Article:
Strange Days: Miami Marlins Hold A Fire Sale And The Mets Aren’t Invited

It became official yesterday. Commissioner Bud Selig approved the mega-deal between the Miami Marlins and Toronto Blue Jays. Mark Buehrle, Josh Johnson, John Buck, Emilio Bonifacio and our immortal beloved Jose Reyes are leaving sunny Florida and are headed to the Great White North, while Henderson Alvarez, Yunel Escobar, Adeiny Hechavarria, Jeff Mathis, Anthony DeSclafani, Jake Marisnick and Justin Nicolino go south. That’s an awful lot of hyperlinks, don’t you think?

Setting aside whatever opinion you may have of Marlins’ honcho Jeffrey Loria – I happen to think he’s a vile, venal little slug who in the words of author Jeff Pearlman “would trade Christmas if it would make him five bucks” — trades like this are actually fun for the inveterate off-season junkie like myself. I just wish the whole Miami experiment had been given more than ten minutes before it was deemed an abject failure. Most of those guys who just got traded were only signed in late-2011/early-2012. It’s not like any of us should be surprised about the move: it’s the Marlins’ stock in trade. The pull this every couple of years when they remember they won’t pay for quality over any length of time. See how the 1997 World Champions of Gary Sheffield, Bobby Bonilla, Jeff Conine and Kevin Brown were run through the mill before the champagne in that team’s hair dried. The same thing happened after 2003, after Josh Beckett, Ivan Rodriguez and Carl Pavano made the Yankees go away for a few seasons. There are only two differences here: the Fish aren’t coming off a World Series victory and — so far — the Mets aren’t the beneficiaries of the Loria largesse.

Whenever the Marlins were in a giving mood, it seems the Mets would benefit most directly. After ’97, Al Leiter, Mike Piazza, Dennis Cook and Bonilla ended up in orange and blue. After ’03, Ramon Castro, Gerald Williams and Braden Looper found their way to Queens. All contributed in some way to two separate New York (NL) success cycles. The way things are shaping up up here right now, I wouldn’t have expected the Mets to get a piece of this year’s action. Reyes wasn’t coming back for the money he’s guaranteed from the Marlins – it’s well documented that the Citi denizens can’t afford him. I hope the Labatt’s lovers appreciate him like we did. There was a brief flicker of hope that the last worthwhile pieces of the team – Ricky Nolasco, Giancarlo Stanton and Logan Morrison – might be available for a song, but they’re under club control and relatively cheap for the next couple of years, so GM Larry Bienfest will hang onto them until it becomes untenable to do so. Perhaps Sandy Alderson can bide his time and have one or more of these guys fall into his lap, ala Leiter, Looper or Piazza.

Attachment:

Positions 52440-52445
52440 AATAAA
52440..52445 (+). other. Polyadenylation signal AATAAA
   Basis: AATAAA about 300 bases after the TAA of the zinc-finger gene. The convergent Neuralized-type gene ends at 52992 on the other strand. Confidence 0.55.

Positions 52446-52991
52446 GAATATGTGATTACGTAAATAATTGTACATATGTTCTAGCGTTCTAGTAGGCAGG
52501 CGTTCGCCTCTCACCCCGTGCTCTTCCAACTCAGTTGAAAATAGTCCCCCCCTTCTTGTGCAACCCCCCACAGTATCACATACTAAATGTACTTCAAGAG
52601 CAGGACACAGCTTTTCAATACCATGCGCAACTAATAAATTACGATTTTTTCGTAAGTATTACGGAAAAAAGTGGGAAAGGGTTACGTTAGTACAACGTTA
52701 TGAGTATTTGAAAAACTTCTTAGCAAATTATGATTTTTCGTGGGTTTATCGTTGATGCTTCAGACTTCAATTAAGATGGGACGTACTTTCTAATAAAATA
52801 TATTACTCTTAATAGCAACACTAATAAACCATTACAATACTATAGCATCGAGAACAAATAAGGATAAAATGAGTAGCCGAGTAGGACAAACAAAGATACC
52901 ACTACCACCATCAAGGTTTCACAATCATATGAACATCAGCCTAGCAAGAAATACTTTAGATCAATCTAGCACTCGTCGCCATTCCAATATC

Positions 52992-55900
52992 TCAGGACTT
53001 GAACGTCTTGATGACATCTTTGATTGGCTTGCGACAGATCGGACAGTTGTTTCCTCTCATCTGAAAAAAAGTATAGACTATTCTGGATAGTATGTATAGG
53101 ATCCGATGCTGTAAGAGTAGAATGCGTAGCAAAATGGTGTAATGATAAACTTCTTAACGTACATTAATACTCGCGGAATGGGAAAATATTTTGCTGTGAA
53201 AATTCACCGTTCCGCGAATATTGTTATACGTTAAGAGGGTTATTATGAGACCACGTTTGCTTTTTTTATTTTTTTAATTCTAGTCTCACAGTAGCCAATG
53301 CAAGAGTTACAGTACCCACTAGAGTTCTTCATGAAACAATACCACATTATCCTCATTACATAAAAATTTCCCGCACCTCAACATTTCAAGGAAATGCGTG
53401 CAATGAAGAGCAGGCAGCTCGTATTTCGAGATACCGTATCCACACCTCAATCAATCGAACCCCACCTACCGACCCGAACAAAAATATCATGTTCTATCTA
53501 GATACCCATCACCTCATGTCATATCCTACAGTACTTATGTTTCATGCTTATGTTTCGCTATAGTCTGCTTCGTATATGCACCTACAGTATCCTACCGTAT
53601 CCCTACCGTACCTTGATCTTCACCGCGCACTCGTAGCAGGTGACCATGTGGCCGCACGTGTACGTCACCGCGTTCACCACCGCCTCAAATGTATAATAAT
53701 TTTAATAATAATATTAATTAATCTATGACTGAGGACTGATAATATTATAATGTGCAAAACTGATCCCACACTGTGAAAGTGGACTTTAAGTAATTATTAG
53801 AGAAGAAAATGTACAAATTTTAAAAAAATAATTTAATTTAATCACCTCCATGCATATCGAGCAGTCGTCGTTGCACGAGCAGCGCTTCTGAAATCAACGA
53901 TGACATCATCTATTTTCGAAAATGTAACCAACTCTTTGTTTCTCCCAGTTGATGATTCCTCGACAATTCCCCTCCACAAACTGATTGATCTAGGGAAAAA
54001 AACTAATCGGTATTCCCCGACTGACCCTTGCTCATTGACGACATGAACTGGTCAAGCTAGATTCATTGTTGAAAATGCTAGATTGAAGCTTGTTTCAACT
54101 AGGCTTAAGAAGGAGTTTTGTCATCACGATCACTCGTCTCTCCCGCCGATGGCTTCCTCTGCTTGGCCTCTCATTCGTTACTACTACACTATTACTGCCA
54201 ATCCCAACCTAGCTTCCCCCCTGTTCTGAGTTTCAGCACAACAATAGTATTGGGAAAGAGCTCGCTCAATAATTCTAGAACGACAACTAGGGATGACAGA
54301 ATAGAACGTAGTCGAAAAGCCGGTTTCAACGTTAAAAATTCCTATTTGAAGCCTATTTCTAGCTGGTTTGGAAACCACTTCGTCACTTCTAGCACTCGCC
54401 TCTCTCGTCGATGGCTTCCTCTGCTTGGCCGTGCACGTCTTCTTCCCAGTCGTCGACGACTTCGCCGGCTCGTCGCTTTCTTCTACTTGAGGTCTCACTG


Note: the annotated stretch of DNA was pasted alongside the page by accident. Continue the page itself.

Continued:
Meanwhile, the Mets apparently will be content to sit this one out.

Follow me on Twitter @CharlieHangley

4 comments for “Strange Days: Miami Marlins Hold A Fire Sale And The Mets Aren’t Invited

  1. November 20, 2012 at 2:31 pm

    I realize that there is no room for character in statistics but for me, old school, bad at math, I am not a fan of a certain shortstop run out of Miami and now will be paying more in taxes to Canada!

  2. November 20, 2012 at 6:58 pm

    I immediately thought of Morrison because while he isn’t paid very much, I think the organization is a bit down on him because of his tendency to air every thought he has, every second he has it – on Twitter.

    Unfortunately, Morrison is another LH hitter, so if he were available, it wouldn’t be the best possible fit.

    I love the idea of waiting two years and getting Stanton. Where do I sign up?

  3. Name
    November 20, 2012 at 7:16 pm

    I think the Marlins did both well and did terribly.

    They did a terrible thing to their fan base(does that even exist?), by trading away pretty much any recognizable player on their team and did a disgrace to baseball by clearly putting business in front of social responsibility. They need to learn to have a better balance.

    But one thing that they did well in was minimizing the damage, and they did that because they made the trade “big” with lots of moving parts. I think that actually helped them because this trade is really too big to anaylze and call one team and “winner” and one team a “loser”. You have 12 players to consider, some of whom good players, some of whom are salary dumps, and some of whom are prospects, plus you have to factor in length of deals for all players plus the cash the Miami sent over. So basically it’s too much for people to handle all at once so we don’t bother trying to.

  4. November 20, 2012 at 8:41 pm

    Loria was forced to sign a three year commitment to raising payroll after the Players Union complained to the Commissioners office. What a coincidence that the agreement expired at the end of 2012 and the next thing you know…What is not fair is that 80 percent of the cost of the new stadium was burdened by taxpayers. Selig should invoke best interest in baseball clause and maybe he can get Micky Arison of the Miami Heat as a new owner who isn’t afraid to invest in his product.As to the remaining players left on the roster, well there’s a reason why they are still there.

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